SVG Working Group Meeting Report — Sydney — 2016

The SVG Working Group had a four day face-to-face meeting in Sydney this month. Like last year, the first day was a joint meeting with the CSS Working Group. I would like to thank all the people that donated to Inkscape’s SVG Standards Work fund as well as to the Inkscape general fund that made my attendance possible.

Joint CSS and SVG Meeting


CSS Stroke and Fill Specification

The CSS working group would like to allow the use of the SVG ‘stroke’ and ‘fill’ properties on CSS text as well as other places in CSS (e.g. box border). They’ve created a prototype document that basically copies the SVG stroke and fill text adding the necessary parts to get it to work with CSS text. This document has been temporary called Text Decoration 4 (the title will certainly be changed). They’ve proposed converting the ‘stroke’ and ‘fill’ properties to short-hands. (A short-hand property allows setting multiple CSS properties at the same time.) They also would like to see the ‘stroke-alignment’ property implemented (this property allows one to stroke only the inside or only the outside of a shape). I pointed out the difficulty in actually defining how ‘stroke-alignment’ would work. The SVG WG moved some of the advance stroking properties out of the SVG 2 specification into an SVG Stroke module to avoid holding up the SVG 2 specification. (See my blog entry on this as well as the issues in the SVG Stroke module.) Other issues discussed were how glyphs are painted (‘paint-order’, ‘text-shadow’), multiple strokes/fills, dashing, and ‘text-decoration-fill/stroke’.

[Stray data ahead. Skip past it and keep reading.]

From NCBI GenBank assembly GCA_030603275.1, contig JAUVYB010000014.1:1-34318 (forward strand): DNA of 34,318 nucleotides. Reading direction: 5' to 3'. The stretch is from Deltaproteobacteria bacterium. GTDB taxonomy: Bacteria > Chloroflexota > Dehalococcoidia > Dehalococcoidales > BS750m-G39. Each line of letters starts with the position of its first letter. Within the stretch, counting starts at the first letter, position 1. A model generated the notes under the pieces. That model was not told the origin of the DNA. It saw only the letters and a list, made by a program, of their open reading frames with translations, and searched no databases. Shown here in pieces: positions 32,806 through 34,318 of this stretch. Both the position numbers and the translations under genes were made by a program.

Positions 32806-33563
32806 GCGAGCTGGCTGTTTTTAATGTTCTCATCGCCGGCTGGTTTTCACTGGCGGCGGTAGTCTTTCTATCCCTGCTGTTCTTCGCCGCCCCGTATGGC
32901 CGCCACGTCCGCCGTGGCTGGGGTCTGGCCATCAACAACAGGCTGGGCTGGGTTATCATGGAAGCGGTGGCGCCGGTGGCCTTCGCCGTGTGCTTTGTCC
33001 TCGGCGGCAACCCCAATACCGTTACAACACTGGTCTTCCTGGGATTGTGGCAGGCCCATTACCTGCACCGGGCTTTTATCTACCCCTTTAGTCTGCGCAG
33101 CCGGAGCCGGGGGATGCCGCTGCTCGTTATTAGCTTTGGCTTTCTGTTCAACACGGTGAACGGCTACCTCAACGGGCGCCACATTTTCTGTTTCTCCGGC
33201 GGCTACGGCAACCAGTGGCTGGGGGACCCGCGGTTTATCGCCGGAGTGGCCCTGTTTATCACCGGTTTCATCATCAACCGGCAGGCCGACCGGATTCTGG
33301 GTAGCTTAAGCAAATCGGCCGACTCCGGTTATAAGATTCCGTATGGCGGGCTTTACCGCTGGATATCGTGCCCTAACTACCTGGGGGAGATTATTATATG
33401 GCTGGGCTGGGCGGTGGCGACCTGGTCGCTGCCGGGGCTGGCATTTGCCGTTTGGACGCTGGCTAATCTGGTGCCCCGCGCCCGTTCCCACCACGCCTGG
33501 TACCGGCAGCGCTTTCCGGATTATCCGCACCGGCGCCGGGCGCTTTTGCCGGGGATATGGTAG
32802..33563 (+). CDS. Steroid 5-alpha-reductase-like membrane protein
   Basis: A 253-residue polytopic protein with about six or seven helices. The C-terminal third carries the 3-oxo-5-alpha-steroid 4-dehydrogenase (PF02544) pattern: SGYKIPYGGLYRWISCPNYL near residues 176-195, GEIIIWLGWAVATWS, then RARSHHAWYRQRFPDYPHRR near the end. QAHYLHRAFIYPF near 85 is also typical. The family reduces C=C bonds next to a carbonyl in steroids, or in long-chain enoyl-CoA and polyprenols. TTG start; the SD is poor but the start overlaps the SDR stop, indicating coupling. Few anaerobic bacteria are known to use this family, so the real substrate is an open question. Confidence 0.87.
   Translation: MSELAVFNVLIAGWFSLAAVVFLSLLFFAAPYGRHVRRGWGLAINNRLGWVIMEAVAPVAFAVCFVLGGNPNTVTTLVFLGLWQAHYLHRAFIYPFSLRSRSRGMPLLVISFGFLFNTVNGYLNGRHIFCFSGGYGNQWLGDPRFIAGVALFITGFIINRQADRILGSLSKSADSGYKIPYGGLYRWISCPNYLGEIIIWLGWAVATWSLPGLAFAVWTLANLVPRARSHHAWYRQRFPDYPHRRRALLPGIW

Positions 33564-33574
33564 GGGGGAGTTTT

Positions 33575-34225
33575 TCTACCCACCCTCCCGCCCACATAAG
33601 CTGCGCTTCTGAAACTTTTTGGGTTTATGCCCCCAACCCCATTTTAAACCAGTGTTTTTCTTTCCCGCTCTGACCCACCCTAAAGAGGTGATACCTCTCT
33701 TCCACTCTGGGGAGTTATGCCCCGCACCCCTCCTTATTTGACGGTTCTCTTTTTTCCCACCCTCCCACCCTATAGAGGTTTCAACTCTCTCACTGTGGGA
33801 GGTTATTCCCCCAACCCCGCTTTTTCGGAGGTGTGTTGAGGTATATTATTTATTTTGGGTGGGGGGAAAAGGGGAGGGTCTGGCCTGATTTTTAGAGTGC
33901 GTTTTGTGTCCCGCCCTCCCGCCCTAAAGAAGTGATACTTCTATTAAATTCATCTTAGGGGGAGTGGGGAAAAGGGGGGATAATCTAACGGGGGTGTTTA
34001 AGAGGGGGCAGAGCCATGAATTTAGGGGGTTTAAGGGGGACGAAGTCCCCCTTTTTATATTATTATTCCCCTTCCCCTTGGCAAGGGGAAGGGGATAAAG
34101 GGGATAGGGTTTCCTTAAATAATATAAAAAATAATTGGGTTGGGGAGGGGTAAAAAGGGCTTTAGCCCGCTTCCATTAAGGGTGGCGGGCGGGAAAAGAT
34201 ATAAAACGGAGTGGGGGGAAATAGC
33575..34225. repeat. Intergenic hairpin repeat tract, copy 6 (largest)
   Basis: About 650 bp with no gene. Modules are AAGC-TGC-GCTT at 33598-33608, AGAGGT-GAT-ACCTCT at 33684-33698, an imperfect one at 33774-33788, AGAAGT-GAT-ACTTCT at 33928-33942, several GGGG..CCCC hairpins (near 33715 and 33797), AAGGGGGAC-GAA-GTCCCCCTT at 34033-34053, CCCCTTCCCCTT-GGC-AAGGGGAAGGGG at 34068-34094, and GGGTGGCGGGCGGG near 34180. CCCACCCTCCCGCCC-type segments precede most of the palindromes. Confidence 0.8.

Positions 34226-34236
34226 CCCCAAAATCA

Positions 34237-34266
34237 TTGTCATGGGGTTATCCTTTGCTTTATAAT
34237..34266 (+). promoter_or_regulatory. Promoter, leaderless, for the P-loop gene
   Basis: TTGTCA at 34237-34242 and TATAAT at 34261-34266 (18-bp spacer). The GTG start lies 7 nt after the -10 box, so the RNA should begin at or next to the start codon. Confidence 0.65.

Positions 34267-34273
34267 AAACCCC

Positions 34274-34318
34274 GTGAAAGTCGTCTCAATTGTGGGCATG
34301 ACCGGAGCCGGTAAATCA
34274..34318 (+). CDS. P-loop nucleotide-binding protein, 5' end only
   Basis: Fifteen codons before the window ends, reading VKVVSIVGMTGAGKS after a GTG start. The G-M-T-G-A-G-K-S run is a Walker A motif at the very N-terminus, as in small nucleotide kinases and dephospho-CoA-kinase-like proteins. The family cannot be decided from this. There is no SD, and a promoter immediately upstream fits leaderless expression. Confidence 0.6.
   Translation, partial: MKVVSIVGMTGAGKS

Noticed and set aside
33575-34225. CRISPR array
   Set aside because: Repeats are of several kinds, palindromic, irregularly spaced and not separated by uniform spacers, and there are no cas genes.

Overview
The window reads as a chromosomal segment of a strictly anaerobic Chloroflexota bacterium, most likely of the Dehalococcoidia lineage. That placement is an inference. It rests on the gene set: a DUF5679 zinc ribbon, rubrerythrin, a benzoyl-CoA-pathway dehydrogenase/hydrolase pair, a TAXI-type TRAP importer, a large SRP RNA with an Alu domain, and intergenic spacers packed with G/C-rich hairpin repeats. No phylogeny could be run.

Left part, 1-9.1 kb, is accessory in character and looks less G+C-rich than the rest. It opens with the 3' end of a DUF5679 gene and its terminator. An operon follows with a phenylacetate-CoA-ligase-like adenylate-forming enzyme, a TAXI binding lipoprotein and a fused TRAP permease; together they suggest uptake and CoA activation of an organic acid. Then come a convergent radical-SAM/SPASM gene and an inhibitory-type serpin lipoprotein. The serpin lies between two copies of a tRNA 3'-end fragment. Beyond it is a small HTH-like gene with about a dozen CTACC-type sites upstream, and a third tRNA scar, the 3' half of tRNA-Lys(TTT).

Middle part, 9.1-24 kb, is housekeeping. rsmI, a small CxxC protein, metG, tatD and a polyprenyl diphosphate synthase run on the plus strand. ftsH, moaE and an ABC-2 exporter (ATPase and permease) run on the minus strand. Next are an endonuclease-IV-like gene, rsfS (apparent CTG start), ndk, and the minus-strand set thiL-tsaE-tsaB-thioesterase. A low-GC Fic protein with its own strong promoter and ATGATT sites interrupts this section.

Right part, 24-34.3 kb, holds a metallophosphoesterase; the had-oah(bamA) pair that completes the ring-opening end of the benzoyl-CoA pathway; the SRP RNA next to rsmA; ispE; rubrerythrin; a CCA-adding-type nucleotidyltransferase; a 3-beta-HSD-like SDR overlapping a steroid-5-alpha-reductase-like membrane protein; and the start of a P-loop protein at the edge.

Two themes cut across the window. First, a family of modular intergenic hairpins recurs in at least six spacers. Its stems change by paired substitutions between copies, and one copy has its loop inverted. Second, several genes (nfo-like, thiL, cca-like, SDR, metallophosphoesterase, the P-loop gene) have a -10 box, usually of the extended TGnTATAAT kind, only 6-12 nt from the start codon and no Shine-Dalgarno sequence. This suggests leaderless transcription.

Text Issues

Next we covered a whole slew of text issues I raised dealing with flowed text in SVG.

Strategy for using CSS in SVG for wrapping

The first issue was to agree on how SVG and CSS are related. I presented my strategy: that HTML/CSS and SVG have there own methods to define an area to fill called the wrapping area. Once this area is defined, one uses CSS rules to fill it. Here is how one defines the wrapping area in both HTML/CSS and SVG:

The CSS/HTML code:
      .wrapper { shape-inside: xxx; ... }
      .float-left { shape-outside: yyy; ... }
      .float-right { shape-outside: zzz; ... }
    <div id="wrapper">
      <div id="float-left"/>
      <div id="float-right"/>
	Some text.
The result:
Defining a fill area using <div&gt and floats.

Wrapped text in HTML. One starts with a wrapper <div>. The ‘shape-inside’ property on this <div> reduces the wrapping area to the circle. Two floats <div>s are defined, one on the left (green rectangle) and right (red rectangle). The area that the floats exclude is reduced by the half-ellipses defined by the ‘shape-outside’ property. The final wrapping area is the light blue shape.

The CSS/SVG code:
      .my_text { shape-inside: xxx; shape-outside: yyy, zzz; ... }
    <text id="my_text">Some text.</text>
The result:
Defining a fill area in SVG.

Wrapped text in SVG 2. One starts with a element. The ‘shape-inside’ property on this element defines the wrapping area. The ‘shape-outside’ property reduces the wrapping area. The final wrapping area is the light blue shape.

It was pointed out at a discussion on Day 2, that the use of ‘shape-outside’ in SVG was not consistent with the CSS model. The ‘shape-outside’ property defines the effective shape of an element as seen by other elements. We agreed to change ‘shape-outside’ to an SVG only property ‘shape-subtract’.